Personal 3D displays, robot-run factories and companies owned by machines are all nearer than you think, reports E&T.
Ubiquitous wireless Internet access, genetic enhancement, robots, electric cars, problems such as water shortages' many of the top items in the World Future Society's latest list of forecasts for the years between now and 2025 are familiar ones. They're all important, but we hear about them regularly. Others are less familiar and much more fun to write about, so let's look at those instead.
Not surprisingly, technology is at the heart of almost all the changes predicted. The WFS estimates that worldwide average lifespan will increase by one year per year by 2025, and this is echoed by a variety of sources. It is good news from one point of view, but you may immediately recognise that this means major problems for pensions - we will have to work longer, if we live longer.
At least, that is the conventional wisdom, but it takes no account of the increasing productivity of robots and AI, which may be able to increase wealth faster than we spend it, so actually it is entirely possible that we may need to work less, even if we live longer.
Black box economy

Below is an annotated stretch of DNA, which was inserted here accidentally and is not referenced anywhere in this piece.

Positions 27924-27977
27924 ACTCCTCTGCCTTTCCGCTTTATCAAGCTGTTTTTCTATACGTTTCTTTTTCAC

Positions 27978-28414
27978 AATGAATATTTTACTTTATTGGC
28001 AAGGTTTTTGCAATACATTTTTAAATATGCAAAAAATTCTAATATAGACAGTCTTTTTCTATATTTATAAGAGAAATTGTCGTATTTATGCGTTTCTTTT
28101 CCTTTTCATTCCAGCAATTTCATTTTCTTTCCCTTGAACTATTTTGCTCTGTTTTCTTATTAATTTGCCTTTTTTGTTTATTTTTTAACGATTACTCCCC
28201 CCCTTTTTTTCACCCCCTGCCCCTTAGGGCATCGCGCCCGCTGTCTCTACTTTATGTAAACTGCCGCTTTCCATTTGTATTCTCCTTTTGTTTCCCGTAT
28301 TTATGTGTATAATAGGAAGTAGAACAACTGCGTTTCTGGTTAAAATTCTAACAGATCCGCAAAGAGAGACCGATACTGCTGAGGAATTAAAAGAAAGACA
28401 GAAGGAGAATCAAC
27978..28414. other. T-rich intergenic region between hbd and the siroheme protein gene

Technology can eventually become almost self-sufficient. Indeed, perhaps the far future could run on the basis of a 'black box economy' where automated mines and robotic recycling centres produce materials for automated factories to be distributed automatically. With little need for humans in production, the costs of material goods will start to fall faster than our average pensions. We will need less money, so the problem vanishes.
Bioviolence is a growing threat too, with genetic and biotech enabling the manufacture of bacteria and viruses that are resistant to antibiotics. If only that was the full scope of the problem. Technology is catching up, with the first bacteria already alive that have entirely synthetic DNA, the computer effectively a parent (an existing bacterium was stripped of its DNA and used as the other 'parent').
Actually, it may become possible to modify bacterial genomes so that they can evolve and adapt under intelligent control, with the intelligence itself provided by organic electronics within each bacterial cell in the colony. Smart bacteria could be a major problem, each connected to a network of others electronically in truly scalable intelligence. Smart bacteria could be used to create a form of the infamous 'grey goo scenario', adapting protein libraries in the cell to each biological niche and adopting whatever kit is required to make the enzymes digest its components, reducing the whole environment to goo.
Such adaptive capability would be essential, since most bio-weapons fail the test of exposure to the real world - no single-genome organism can populate every niche, yet. Smart bacteria also could be the basis of superhuman intelligence, with a culture in a pot of yogurt having the same processing power as all the human brains in Europe. With parallel advances in neuroscience coming up with insights for consciousness technology, this again could become a major weapon of mass destruction - enormous capability used in the right ways. Lack of antibiotics or more lethal strains of flu might be the least of our problems.